Most settings with magic involve some kind of restriction or cost for that magic, to prevent mages from simply using magic constantly to do anything. Sometimes it requires sacrifice, or mages have a limited mana pool that must be recharged by ritual or rest, or even just needing to clear one's mind and focus to cast properly, or it might take time for a ...


28

You could, but you'd be missing one of the big benefits of a centaur: the human half. Instead of strapping the shotguns to be fired at random, why not holster a number of shotguns (the centaur could certainly carry a whole bunch), and the centaur's human part can grab them and fire them in any direction as the need arises? That would give you the speed ...


28

A colony of humans has discovered a way to make propellant that expands at near light speeds. Let's take a look at what we're actually dealing with here. I assume your intent is that you want to get projectiles going at relativistic speeds. If you look at the formula for relativistic kinetic energy it's pretty easy to derive that going at $\sqrt{0.75}c$ ...


28

In real conflict your most ideal position is always prone. Barring this, any position behind cover. This is for a few main reasons: Increase accuracy in shot (a steadier arm) and therefore greater range Reduced profile to the enemy Greater ability for stealth No-one uses pistol stances anymore - it is simply not practical as you present too large a target. ...


27

HESH requires a fairly large mount of explosive, but more importantly a fairly low velocity in order to allow the explosive filler to "cake" on the armour before the base fuse detonates it. How different types of ammunition work Rifle calibre rounds are not capable of carrying a big high explosive charge, and are generally fired at high velocity so the ...


26

Seems to me that the most stable way to aim one's arm would be something like this: Where the support arm wraps around the torso and under the aiming arm. One can then stare straight down the forearm for aiming and, since you mention in comment that the direction of the wrist doesn't matter, the wrist can be dropped slightly to not impede vision. The ...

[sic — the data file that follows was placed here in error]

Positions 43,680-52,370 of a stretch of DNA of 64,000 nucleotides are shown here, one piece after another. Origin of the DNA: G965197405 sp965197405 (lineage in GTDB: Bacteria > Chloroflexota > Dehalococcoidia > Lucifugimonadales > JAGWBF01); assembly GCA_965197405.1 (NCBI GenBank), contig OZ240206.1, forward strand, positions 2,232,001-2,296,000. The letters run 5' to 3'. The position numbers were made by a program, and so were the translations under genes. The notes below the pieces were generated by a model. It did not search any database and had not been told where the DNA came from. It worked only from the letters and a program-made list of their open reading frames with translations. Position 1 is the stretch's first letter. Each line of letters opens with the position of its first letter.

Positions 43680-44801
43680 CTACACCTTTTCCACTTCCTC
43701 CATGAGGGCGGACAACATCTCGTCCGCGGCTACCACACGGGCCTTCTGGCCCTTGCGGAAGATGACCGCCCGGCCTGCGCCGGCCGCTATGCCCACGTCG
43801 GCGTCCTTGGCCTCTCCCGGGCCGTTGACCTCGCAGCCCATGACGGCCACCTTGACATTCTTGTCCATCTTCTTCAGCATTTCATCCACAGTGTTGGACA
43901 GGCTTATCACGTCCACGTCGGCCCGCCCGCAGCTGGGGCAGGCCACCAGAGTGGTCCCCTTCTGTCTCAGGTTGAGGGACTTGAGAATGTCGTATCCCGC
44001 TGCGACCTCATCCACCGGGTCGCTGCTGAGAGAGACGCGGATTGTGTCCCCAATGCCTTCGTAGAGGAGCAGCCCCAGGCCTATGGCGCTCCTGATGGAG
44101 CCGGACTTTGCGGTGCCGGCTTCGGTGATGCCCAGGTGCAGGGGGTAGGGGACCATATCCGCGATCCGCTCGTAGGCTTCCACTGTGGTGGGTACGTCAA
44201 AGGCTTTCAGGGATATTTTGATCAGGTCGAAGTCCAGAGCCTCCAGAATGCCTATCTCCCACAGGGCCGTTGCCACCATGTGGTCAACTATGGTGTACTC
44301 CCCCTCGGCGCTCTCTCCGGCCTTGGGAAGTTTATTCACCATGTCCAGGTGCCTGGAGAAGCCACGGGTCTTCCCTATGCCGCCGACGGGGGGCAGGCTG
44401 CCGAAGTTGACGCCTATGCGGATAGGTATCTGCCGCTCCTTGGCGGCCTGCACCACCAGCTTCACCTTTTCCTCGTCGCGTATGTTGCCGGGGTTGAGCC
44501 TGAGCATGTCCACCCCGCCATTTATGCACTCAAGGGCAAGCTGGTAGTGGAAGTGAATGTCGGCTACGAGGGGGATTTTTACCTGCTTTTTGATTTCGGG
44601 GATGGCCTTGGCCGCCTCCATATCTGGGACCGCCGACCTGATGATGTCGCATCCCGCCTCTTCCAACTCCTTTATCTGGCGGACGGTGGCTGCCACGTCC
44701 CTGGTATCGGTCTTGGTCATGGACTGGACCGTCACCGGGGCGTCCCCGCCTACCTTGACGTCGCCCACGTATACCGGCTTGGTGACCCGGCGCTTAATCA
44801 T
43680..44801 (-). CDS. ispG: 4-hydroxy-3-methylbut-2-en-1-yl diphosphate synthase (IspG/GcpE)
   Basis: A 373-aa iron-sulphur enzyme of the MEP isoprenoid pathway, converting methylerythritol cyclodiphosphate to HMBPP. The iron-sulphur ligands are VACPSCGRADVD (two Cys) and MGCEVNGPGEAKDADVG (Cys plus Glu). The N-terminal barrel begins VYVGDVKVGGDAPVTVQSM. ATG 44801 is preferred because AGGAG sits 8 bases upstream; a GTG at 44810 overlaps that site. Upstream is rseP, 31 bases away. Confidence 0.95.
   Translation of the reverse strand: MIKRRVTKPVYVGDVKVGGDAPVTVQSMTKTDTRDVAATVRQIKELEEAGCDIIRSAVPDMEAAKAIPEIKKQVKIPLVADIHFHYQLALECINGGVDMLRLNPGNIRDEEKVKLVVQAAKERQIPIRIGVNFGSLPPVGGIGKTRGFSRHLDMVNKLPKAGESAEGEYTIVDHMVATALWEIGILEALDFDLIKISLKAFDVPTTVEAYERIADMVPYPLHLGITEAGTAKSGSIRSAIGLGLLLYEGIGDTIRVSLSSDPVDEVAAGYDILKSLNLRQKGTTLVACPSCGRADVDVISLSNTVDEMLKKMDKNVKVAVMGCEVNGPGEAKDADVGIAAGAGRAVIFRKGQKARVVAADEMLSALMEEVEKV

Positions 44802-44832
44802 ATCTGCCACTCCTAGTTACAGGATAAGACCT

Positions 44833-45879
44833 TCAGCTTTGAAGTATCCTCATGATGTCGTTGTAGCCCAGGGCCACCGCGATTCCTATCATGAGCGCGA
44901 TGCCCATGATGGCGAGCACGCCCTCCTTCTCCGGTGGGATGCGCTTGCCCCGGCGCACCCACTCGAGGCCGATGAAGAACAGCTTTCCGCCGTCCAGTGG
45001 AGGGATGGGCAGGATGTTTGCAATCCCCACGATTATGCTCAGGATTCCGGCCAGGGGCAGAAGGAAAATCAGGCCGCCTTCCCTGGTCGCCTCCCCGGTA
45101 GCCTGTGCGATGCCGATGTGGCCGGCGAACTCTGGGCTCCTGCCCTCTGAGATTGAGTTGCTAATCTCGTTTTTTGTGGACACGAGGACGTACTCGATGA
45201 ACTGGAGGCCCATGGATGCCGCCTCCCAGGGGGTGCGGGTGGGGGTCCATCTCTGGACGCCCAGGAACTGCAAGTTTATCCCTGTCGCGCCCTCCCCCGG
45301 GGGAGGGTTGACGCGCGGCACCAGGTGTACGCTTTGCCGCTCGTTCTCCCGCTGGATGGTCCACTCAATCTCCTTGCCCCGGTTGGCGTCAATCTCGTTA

26

Firearms were adopted primarily because they could be effectively used by relatively unskilled people with little training against warriors who had been trained for a lifetime. They were actually adopted at the tail end of what is sometimes called the Infantry Revolution because using simple to use weapons and tactics allowed you to raise large armies ...


26

TL;DR: deflection due to coriolis force depends strongly on the angular velocity of the station. In slow rotating stations (eg. very large ones) coriolis effects on short range engagements will be negligible, but can be significant at longer ranges (eg. 100s of metres). In very fast rotating stations (eg. very small ones) the coriolis effects will be so big ...


25

Yes, they should pack some form of weaponry. Besides protection from alien creatures and for hunting, there's also security. You're talking 50,000 people. That's a city. Some of those people are bound to be criminals. Or will eventually become criminals, at least. So there will certainly be some form of security apparatus to protect the population both ...


25

Solar Charging Electro-magnetic Flechette gun How advanced is the most advanced world you've encountered? A Coil-gun is perhaps the most reliable weapon imaginable. It fires reliably underwater, in space, in mud.. The entire weapon can be sealed in plastic and it has virtually no moving parts whatsoever. It cannot jam, it doesn't misfire and requires ...